Afternoon: Korokan Ruins Museum
At the western edge of Daimyo Fukuoka is Maizuru Park (which, fun fact, shares the same name of a wonderful little seaside town outside Kyoto which we fell madly in love with). And, inside the park, is the Korokan Ruins Museum. If you’re wondering what to do in Fukuoka beyond boutique shopping and you’re eager to dive into the historical and cultural side of Daimyo Fukuoka, this museum invites you to travel back to the medieval Japan of the Heian Period. You’ll find inside an archaeological dig site which has uncovered the remains of a place where diplomats from China would come to Japan on missions. There are also models of ancient Chinese naval and trade ships as well as artefacts from medieval China and Japan. It’s a place that tells a fantastic story of the history of East Asia from a whopping 1000 years ago!
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Coffee: Little Honey
A place that’s somewhere between a café and a hole-in-the-wall, Little Honey offers a range of quality coffees through the day. And once it hits 3pm, you can switch your coffee for a beer if you’d rather. There’s some outdoor seating or you can take it to go. Little Honey reminds me of those hole-in-the-wall coffee place you find in Rome or Milan. It’s a place where you grab your coffee, take a seat if you like, and then head out into the afternoon to continue your stroll through Maizuru Park or the busy streets and vintage shops.
Dinner: Mogura ga Ore wo Yondeiru
Daimyo Fukuoka is overflowing with izakaya (traditional Japanese pubs), and the best of the bunch is definitely Mogura ga Ore wo Yondeiru (The Mole Calls to Me). This izakaya with the delightfully unusual name is run by an established and experienced local Fukuoka ramen chef, and it’s the ramen – not traditionally served at izakaya – that sets Mogura ga Ore wo Yondeiru apart. You’ll find a a rustic, wooden aesthetic within this izakaya ramen bar, and a huge selection of shochu (rice wine) to choose from. Ramen at an izakaya is strange enough, but that’s what Daimyo Fukuoka does: it often throws out tradition for the sake of something more exciting.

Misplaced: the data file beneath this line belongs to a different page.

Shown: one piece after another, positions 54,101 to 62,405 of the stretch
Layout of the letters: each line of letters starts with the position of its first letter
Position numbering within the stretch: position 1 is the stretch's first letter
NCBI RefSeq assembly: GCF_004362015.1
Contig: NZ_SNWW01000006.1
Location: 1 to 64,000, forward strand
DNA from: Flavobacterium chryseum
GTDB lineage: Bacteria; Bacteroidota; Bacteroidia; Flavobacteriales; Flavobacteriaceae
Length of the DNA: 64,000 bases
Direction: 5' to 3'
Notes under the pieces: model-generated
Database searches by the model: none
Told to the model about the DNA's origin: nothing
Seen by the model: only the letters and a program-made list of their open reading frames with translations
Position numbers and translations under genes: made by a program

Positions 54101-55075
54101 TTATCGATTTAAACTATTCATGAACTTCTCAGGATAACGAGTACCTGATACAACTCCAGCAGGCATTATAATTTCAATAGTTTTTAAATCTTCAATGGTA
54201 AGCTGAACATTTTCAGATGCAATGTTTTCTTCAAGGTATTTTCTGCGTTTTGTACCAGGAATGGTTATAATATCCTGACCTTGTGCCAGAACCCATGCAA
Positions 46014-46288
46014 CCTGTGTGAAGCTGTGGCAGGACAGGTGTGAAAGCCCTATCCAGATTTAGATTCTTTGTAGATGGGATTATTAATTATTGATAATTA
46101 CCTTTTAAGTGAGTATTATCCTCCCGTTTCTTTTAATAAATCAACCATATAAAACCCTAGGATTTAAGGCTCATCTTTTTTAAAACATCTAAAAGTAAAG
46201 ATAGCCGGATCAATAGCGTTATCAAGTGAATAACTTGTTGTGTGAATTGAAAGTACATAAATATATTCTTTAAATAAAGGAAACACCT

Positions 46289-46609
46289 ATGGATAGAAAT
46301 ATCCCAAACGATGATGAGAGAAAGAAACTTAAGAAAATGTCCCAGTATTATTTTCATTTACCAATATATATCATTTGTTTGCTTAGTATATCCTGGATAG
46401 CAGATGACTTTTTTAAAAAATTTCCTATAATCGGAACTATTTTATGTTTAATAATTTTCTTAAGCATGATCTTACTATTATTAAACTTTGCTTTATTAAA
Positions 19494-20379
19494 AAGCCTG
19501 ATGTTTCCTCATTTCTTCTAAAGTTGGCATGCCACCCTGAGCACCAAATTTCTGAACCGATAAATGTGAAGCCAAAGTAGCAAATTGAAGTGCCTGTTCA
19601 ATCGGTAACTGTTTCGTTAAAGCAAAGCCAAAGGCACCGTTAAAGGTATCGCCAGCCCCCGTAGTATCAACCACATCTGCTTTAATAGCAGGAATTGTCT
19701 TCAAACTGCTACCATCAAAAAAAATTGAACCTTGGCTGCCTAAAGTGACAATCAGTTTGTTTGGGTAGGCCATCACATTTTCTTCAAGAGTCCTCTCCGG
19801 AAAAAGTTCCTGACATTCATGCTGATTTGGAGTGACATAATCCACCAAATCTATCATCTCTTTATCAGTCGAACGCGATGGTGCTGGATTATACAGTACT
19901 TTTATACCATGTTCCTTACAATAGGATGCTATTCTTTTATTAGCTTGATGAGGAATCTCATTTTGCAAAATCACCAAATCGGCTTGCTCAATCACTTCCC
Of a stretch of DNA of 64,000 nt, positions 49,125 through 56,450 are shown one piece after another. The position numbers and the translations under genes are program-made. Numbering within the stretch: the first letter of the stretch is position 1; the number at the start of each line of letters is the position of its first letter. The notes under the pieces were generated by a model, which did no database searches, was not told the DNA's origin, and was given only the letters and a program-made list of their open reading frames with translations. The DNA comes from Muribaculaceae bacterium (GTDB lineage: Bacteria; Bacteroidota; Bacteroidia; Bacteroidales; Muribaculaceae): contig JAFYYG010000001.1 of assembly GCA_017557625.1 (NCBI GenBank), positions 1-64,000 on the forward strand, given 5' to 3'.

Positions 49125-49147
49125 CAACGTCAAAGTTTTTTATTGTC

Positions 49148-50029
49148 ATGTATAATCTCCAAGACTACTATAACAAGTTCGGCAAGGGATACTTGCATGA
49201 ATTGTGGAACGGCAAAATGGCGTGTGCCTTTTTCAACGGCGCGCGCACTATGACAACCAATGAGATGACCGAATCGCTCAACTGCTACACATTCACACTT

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After Hours: Brick
Brick is the go-to bar in Daimyo Fukuoka for live music. Local bands and DJ sets are the bread and butter of Brick. If you’re eager to see what kind of local music scene exists in Fukuoka, you’ll find it at Brick. And if you want to fuel up, they offer a selection of beef bowls and curries to line your stomach before you start on the beers and the band comes on. Then get ready to dance (or sometimes mosh) deep into the night. Visiting Brick is, without a doubt, one of the coolest things to do in Fukuoka and the best way to see the night through at the end of a perfect day in Daimyo Fukuoka.
Will predominantly writes about the books of Books and Bao, examining the literature of a place and how the authors have used the art of storytelling to reflect the world and the culture around them.